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Study finds chronic truancy in D.C. schools starts early
Bullying, safety concerns among reasons given
Question of the Day
WASHINGTON | Thirteen percent of D.C. high school students missed at least 15 days of classes without a valid excuse during the first half of this school year, according to a report released Thursday.
The D.C. Council's Special Committee on School Safety and Truancy found these "chronic truants" skipped school for a variety of reasons, including unsafe routes to and from home, bullying, teen dating violence, lack of proper attire or not having Metro fare.
"The thing that really jumped out at me is that truancy is sometimes a symptom of a lot of social problems and crises families are dealing with at home," said council member Sekou Biddle, at-large Democrat who chairs the committee.
Police picked up 3,700 truant students and returned them to school during the first semester of the 2010-2011 school year, according to the committee. It also found youth accounted for 25 percent of Metro Transit Police's 2,012 arrests last year, with many of the crimes occurring between 8 a.m. and 4 p.m.
A student is considered truant if he or she misses 60 percent of the school day without a valid excuse. The problem has been a major talking point for city leaders, who deemed the issue "extremely urgent" in light of improved data on school absences and increased reports of violence by youth, particularly in and around Metro stations.
D.C. Council Chairman Kwame R. Brown created the special committee in January to study increasing truancy rates. Citing "the enormity" of the truancy problem, the committee drafted an interim report that examines the causes of truancy, potential social and legislative solutions and a look at how other states and cities handled the problem.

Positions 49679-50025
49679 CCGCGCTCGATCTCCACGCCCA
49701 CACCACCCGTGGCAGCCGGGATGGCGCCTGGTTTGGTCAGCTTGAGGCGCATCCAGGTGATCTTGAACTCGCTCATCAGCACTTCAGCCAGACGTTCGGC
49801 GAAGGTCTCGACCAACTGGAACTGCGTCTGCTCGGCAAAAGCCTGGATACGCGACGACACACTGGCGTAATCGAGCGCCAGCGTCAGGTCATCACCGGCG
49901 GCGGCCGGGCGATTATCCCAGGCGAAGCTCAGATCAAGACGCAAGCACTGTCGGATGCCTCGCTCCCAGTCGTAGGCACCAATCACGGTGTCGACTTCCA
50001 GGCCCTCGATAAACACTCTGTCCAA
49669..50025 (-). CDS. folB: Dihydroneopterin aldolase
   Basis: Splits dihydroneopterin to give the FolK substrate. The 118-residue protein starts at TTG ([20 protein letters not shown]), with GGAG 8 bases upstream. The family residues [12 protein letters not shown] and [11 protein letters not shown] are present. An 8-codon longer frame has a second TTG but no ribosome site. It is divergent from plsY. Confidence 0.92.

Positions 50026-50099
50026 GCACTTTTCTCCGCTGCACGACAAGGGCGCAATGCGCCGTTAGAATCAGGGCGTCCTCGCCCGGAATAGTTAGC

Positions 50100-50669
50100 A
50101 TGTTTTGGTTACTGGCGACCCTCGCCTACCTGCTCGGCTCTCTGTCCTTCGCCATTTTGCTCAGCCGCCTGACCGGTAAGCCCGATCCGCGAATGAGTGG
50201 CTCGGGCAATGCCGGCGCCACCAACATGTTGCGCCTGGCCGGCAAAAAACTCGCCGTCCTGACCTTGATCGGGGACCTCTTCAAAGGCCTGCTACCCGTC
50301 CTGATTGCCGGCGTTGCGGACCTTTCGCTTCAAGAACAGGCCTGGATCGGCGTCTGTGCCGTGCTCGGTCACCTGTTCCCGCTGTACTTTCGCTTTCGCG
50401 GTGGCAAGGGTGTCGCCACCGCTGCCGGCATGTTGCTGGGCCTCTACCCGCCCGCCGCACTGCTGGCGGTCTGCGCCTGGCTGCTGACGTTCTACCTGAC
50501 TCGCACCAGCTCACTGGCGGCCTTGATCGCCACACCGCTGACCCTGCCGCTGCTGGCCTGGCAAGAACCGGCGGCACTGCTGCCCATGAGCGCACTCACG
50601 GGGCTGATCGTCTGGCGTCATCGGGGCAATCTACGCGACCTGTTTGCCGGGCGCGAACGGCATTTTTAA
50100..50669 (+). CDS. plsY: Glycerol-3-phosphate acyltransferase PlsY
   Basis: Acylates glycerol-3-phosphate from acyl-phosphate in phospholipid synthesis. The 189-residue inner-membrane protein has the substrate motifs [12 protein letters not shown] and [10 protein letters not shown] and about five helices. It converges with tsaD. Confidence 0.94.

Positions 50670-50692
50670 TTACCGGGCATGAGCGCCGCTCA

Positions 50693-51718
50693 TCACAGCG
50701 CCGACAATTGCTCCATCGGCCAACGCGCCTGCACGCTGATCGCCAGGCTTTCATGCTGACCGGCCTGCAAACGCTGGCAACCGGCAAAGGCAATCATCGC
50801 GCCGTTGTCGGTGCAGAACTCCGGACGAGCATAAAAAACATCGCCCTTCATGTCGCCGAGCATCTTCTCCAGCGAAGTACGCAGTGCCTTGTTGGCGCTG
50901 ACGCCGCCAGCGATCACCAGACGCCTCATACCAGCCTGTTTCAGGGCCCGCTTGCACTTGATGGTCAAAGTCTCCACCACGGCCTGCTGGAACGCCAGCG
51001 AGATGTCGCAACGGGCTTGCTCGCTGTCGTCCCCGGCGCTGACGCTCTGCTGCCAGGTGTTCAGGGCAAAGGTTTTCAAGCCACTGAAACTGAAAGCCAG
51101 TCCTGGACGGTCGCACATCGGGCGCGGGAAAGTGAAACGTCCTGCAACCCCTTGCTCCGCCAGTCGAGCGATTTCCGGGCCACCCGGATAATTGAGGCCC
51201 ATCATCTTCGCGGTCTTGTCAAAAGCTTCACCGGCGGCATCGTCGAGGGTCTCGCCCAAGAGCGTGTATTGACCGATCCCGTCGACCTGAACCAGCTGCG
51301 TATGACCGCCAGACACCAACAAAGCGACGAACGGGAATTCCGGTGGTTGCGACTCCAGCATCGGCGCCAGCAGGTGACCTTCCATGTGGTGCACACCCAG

Many students are truant in the early grades, forming a habit that intensifies by high school; almost half of the students who chalked up 10 or more unexcused absences in the ninth grade failed to graduate in four years, the report said.
Over his or her lifetime, each high school dropout will cost taxpayers $292,000 in terms of lower tax revenues, public assistance benefits and incarceration costs, according to the report.
Several legislative remedies are on the table, including a bill introduced this month by council member David A. Catania, at-large independent, that seeks to detect early signs of trouble among youth.
"It really gets to the heart of the behavioral and mental health problems plaguing a lot of families," Mr. Biddle said of the legislation, titled the South Capitol Street Tragedy Memorial Act of 2011.
Also, the committee plans to look into whether public schools use "lockout" policies that prevent tardy students from entering the school for the day, a practice the committee deemed "not acceptable."
Mr. Biddle was appointed to the council and must run for his seat in a special election on April 26, However, Thursday's report allowed the committee "to accomplish at least one benchmark," Mr. Biddle said.
The committee could not gather a quorum for mark-ups and a vote on the report Friday, but it is expected to approve the findings early next week.
© Copyright 2014 The Washington Times, LLC. Click here for reprint permission.
About the Author
Tom Howell Jr. covers politics for The Washington Times. He can be reached at email@example.com.
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